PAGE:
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Harvill Drive named for former UA president
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Harvill Drive named for former UA president

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Richard A. Harvill oversaw a major expansion of the University of Arizona campus and programs in his 20 years as university president during what he regarded as the “Golden Age” of colleges.

He was born to Young F. and Fannie (Williams) Harvill on Aug. 29, 1905, in Centerville, Tennessee. In the 1910 U.S. Census, his father was listed as a farmer and his mother a homemaker. By 1920 the family had moved to Madison County, Mississippi.

The UA Student Union Memorial Building was completed early in President Harvill’s term of office and was formally dedicated during his three-day inauguration in November 1951.

He received his undergraduate degree in economics from what is now called Mississippi State University in 1926, his master’s degree from Duke University and his doctorate from Northwestern University.

He relocated to Tucson in 1934, moving near the University of Arizona campus, at 1007 N. Palm Drive. He took a job as assistant professor of economics, at a time when the whole university faculty and staff was about 150 people.

Two years later he wed Miss George Garner, whom he likely met in college, and then taught economics from 1937 to 1938 at the University of Buffalo in New York before returning to Tucson.

He worked in Phoenix at the Office of Price Administration during World War II, serving first as an assistant and then as district Price executive.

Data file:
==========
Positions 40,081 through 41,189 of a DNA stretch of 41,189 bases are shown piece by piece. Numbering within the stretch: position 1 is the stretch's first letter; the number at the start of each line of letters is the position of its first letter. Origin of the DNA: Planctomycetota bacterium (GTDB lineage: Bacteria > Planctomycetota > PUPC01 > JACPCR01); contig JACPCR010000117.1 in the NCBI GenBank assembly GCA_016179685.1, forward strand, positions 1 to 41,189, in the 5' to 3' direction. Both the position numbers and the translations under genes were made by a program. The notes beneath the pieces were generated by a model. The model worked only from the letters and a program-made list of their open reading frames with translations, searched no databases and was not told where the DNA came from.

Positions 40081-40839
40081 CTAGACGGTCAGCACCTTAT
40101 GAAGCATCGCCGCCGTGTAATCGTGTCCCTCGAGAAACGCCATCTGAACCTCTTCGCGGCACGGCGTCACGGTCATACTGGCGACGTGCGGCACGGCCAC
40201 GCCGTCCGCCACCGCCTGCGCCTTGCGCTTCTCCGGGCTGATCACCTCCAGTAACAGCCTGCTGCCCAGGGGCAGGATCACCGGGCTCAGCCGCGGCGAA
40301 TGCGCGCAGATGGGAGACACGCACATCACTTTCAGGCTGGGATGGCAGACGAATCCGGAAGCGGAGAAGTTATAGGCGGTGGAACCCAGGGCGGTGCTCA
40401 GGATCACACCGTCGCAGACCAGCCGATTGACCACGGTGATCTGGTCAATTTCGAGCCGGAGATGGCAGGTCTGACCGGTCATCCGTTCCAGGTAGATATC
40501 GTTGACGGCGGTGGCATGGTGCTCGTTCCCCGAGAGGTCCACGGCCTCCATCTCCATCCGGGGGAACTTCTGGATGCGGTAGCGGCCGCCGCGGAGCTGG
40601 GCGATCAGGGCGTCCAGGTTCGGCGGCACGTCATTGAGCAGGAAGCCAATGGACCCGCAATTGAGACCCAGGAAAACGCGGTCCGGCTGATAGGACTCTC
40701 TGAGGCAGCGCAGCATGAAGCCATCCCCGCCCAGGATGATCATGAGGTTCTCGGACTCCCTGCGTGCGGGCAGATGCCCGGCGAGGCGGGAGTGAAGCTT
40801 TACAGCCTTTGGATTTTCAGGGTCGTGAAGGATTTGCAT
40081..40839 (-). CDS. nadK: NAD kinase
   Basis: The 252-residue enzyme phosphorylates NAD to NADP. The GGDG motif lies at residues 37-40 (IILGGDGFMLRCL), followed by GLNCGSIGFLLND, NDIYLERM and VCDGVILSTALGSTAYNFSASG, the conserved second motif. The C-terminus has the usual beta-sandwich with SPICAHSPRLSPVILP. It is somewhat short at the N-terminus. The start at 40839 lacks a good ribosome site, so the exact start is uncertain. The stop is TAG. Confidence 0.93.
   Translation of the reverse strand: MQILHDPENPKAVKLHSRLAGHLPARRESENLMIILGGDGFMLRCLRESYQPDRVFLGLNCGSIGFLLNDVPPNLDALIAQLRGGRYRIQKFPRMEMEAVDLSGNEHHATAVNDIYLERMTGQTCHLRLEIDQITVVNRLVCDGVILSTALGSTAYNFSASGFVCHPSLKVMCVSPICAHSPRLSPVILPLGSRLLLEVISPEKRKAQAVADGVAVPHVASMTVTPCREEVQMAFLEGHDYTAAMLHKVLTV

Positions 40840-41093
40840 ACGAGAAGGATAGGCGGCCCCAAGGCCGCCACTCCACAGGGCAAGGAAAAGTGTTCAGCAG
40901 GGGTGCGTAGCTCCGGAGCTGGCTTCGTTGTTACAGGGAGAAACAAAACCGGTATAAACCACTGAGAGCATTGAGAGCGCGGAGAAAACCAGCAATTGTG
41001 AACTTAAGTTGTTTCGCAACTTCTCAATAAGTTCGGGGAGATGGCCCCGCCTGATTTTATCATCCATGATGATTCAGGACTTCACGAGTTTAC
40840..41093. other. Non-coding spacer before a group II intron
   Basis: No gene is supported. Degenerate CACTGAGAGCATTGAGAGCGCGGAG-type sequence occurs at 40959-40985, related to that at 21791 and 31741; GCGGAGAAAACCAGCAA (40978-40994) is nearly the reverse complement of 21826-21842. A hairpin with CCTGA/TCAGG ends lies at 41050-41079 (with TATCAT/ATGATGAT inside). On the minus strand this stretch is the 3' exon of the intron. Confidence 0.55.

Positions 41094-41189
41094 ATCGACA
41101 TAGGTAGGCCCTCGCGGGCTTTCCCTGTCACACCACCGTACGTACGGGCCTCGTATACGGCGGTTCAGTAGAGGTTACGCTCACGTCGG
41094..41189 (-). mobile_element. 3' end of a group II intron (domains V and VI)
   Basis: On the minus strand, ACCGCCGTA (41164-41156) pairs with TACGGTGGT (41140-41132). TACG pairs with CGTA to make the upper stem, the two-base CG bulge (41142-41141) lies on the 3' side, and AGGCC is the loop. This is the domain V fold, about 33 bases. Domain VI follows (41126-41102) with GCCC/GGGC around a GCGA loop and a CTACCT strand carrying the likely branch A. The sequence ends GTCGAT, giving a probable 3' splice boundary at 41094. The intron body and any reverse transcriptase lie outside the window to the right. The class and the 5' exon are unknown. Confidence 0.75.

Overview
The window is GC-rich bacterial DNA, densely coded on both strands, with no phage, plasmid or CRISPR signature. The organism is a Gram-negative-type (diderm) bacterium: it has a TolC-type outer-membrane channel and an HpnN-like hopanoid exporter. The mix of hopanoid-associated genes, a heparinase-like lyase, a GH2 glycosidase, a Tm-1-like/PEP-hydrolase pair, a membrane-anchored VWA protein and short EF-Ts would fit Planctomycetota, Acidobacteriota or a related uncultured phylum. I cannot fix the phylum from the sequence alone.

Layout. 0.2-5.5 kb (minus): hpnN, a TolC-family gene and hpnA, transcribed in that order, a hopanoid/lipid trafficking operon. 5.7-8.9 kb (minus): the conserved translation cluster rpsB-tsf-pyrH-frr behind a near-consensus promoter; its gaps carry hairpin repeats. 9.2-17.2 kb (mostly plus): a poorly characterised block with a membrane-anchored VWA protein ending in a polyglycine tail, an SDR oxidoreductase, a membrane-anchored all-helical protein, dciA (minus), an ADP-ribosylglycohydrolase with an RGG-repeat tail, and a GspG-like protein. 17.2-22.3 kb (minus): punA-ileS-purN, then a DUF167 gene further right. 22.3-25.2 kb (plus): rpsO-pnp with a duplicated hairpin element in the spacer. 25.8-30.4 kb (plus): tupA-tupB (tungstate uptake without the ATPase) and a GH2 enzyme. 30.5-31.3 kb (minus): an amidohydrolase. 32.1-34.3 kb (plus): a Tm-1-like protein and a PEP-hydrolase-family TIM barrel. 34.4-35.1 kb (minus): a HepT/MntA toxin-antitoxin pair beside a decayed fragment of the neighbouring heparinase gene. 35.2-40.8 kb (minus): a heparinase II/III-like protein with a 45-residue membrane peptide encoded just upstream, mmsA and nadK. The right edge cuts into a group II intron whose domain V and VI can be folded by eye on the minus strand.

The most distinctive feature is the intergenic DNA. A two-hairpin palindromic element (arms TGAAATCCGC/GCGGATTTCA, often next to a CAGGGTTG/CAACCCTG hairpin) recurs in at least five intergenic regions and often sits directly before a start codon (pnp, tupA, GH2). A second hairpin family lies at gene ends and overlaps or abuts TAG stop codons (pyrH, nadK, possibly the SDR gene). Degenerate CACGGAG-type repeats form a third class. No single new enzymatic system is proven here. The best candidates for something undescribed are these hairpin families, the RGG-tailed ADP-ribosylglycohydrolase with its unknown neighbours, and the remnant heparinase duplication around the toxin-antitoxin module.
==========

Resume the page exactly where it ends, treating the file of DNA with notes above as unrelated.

Harvill returned to the UA campus for the third time, serving in the capacity as dean of the Graduate College and professor of economics during 1946-47; later that year he was named dean of Liberal Arts College.

On Dec. 16, 1950, the state Board of Regents appointed him president of the University of Arizona. He replaced Dr. J. Byron McCormick, who had resigned the position the month before so he could return to full professorship in the school’s College of Law effective on June 30 of the following year.

When interviewed about the decision to choose Harvill, Sam Morris, president of the board, said: “Dr. Harvill, who has served as dean of the university graduate school and more recently of the liberal arts college, has done a splendid administrative job in the largest college on campus, and is well qualified for the president’s position.”

Harvill officially became the UA president on July 1, 1951.

His inauguration program, which lasted three days in November 1951, also included the formal unveiling of three important advances in the university’s existence.

This period included the first public showing of the Gila Pueblo Archaeological Collection, at an open house of the Arizona State Museum. This assemblage included 50,000 pieces of archaeological material donated from the Gila Pueblo Archaeological Foundation. This group of items was valued at $1 million, at that time one of the biggest gifts to the university.